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Water Mills of Cherokee County in 1886

Alabama As It Is - by Benjamin F. Riley - 1887

Cherokee County History - by Smith and DeLand - 1888

Cherokee County: Reminiscence of Early Settlement by J. D. Anthony


 CHEROKEE COUNTY


Cherokee county derives its name from the Indian tribe which formerly inhabited it. The county was constituted in 1836. It is a border county lying alongside Georgia upon the east. Its natural advantages are very great, especially those relating to its mineral richness. Its agricultural capabilities are also good. Considerable enterprise has existed in the county for many years, and great progress has been made in the development of its resources, as its numerous mining interests will attest.

The area of Cherokee is 660 square miles.

Population in 1870, 11,132 ; population in 1880, 19,108. White, 16,418 ; colored, 2,690.

Tilled Land: 88,819 acres.—Area planted in cotton, 24,388 acres; in corn, 33,373 acres ; in oats, 7,477 acres; in wheat, 10,085 acres; in rye, 163 acres; in tobacco, 82 acres; in sweet potatoes, 335 acres.

Cotton Production : 10,777 bales.

As will be seen from the statistics furnished, within ten years extending from 1870 to 1880, the population of Cherokee was almost doubled. There has been a steady influx of population into the county which has increased with the years. More and more its numerous advantages in soil, climate, mineral wealth, and location are being appreciated.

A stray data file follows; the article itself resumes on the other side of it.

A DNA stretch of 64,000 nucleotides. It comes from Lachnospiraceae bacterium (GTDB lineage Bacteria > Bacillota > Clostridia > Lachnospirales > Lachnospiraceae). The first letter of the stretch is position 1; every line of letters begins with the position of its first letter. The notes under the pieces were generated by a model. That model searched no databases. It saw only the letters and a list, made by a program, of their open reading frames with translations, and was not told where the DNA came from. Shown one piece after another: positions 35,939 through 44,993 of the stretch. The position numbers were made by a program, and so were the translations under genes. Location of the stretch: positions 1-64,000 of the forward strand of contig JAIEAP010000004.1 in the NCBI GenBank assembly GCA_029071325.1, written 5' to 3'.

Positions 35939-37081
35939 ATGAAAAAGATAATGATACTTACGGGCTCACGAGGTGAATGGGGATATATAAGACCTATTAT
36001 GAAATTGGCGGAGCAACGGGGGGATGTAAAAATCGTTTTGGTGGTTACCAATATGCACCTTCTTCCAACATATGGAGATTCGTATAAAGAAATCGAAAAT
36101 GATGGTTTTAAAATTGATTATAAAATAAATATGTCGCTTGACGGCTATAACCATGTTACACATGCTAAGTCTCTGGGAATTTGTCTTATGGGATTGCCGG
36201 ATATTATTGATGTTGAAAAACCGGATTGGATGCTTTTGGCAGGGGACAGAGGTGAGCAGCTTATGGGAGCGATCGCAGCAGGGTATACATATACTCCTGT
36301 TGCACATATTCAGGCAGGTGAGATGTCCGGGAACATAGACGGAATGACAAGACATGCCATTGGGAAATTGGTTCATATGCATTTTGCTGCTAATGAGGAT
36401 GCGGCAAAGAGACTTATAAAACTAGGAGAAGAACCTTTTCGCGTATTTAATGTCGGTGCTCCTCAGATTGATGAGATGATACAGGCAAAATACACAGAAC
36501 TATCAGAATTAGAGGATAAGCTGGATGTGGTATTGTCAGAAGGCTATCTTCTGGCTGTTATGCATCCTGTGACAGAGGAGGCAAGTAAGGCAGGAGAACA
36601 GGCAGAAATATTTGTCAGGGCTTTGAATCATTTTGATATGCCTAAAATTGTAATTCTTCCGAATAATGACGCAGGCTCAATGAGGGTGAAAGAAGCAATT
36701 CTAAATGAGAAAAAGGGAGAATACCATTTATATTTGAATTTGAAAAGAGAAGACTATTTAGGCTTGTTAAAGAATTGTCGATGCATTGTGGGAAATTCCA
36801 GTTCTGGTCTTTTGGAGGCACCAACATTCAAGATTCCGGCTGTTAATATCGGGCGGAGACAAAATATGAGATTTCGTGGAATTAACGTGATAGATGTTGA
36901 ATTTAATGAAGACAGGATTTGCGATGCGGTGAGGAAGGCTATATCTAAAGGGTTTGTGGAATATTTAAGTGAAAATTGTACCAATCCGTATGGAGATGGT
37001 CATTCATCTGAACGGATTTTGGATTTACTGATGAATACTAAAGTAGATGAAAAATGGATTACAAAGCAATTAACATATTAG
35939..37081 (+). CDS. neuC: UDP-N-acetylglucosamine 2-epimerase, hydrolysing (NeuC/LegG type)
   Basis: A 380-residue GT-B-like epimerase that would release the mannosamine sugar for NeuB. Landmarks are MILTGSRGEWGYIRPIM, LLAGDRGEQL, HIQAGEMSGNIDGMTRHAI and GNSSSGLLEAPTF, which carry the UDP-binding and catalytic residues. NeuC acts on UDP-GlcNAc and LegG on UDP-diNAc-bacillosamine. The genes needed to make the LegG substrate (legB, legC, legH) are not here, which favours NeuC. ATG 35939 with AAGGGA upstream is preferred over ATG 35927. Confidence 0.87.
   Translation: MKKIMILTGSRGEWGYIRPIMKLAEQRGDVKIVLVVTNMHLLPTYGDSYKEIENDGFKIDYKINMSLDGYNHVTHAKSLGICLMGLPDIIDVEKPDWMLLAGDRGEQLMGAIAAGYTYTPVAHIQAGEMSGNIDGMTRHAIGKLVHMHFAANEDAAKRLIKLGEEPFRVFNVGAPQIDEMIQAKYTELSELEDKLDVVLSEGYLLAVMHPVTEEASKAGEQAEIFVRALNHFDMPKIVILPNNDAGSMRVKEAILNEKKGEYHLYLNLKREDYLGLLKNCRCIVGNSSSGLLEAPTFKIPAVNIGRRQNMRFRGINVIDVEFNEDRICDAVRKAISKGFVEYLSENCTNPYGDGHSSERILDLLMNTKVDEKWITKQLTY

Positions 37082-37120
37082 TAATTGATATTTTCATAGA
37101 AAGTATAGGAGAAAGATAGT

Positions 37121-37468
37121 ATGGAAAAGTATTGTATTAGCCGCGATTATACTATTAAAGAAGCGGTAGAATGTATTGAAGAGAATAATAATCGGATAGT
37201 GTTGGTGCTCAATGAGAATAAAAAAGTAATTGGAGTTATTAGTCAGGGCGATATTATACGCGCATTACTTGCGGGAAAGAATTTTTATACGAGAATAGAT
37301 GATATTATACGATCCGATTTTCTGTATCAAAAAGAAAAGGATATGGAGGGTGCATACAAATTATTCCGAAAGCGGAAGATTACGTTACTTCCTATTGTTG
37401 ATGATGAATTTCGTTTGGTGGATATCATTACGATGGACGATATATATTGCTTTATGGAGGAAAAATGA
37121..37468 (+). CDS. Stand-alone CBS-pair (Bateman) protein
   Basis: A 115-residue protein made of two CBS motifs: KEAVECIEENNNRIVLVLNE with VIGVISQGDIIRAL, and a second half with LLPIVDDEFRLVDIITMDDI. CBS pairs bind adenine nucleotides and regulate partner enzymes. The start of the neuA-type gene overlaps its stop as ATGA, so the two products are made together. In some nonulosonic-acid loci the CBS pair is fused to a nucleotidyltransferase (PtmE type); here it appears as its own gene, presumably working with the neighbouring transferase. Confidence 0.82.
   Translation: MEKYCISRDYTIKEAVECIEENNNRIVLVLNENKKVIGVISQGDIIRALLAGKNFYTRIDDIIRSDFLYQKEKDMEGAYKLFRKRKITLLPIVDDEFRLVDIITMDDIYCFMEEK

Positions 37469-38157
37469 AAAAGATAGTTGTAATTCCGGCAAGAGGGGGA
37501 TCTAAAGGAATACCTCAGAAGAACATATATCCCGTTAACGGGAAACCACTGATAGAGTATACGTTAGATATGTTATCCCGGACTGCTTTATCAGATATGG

The face of the country is generally uneven and sometimes mountainous, and like all the counties of this region, the upper lands are thin with very fertile valleys lying between.

The cultivated soils of Cherokee are composed of red and brown loams which belong to the caves and valleys, and skirt the principal streams. Upon these lands most of the cotton of the county is produced. Then along the ridges and hills are found the thinner soils, which have a grayish cast and are mixed with a flinty gravel. The character of both these classes of lands varies very greatly with the different localities. Then there are what are called "the flatwoods," which form a considerable belt in the county. Though this soil, when analyzed, shows that it has fine productive capabilities, it is but rarely cultivated, because care has not been taken to drain it. No doubt it can be brought into profitable cultivation. Perhaps in no county in the State can there be found a greater diversity of soil than in Cherokee.

The valley lands are almost entirely devoted to the production of corn, cotton, wheat, and oats. Upon the higher or tablelands are produced excellent fruits, chief among which are apples, pears, peaches, and plums. Fruit trees are but seldom disturbed by frost. With proper care and cultivation orchards growing upon these elevated lands become very profitable. The vine is cultivated with wonderful success along the mountains.

Stock-raising in Cherokee is on the increase because of the revenue derived from the experiments already made. Herbage grows with such readiness, and in such profusion, as to encourage the greater production of stock.

The growth of the forests comprises oaks (of the several varieties), hickory, chestnut, short and long-leaf pines. There is quite an extensive prevalence of pine forests in the county, which have given rise to many mills and log-yards, which are established at convenient bluffs along the Coosa river, giving employment to many laborers.